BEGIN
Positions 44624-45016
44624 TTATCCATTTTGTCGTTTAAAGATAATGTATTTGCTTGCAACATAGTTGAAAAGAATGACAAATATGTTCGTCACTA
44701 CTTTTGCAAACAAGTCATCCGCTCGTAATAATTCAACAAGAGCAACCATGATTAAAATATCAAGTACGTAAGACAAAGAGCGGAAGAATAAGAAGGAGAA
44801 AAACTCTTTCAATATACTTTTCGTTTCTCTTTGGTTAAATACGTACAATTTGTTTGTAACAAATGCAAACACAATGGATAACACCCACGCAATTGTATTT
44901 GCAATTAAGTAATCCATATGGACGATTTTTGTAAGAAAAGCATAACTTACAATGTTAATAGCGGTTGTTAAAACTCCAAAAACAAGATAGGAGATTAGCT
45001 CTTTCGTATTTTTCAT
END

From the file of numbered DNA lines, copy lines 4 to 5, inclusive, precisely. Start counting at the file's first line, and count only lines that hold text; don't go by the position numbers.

44801 AAACTCTTTCAATATACTTTTCGTTTCTCTTTGGTTAAATACGTACAATTTGTTTGTAACAAATGCAAACACAATGGATAACACCCACGCAATTGTATTT
44901 GCAATTAAGTAATCCATATGGACGATTTTTGTAAGAAAAGCATAACTTACAATGTTAATAGCGGTTGTTAAAACTCCAAAAACAAGATAGGAGATTAGCT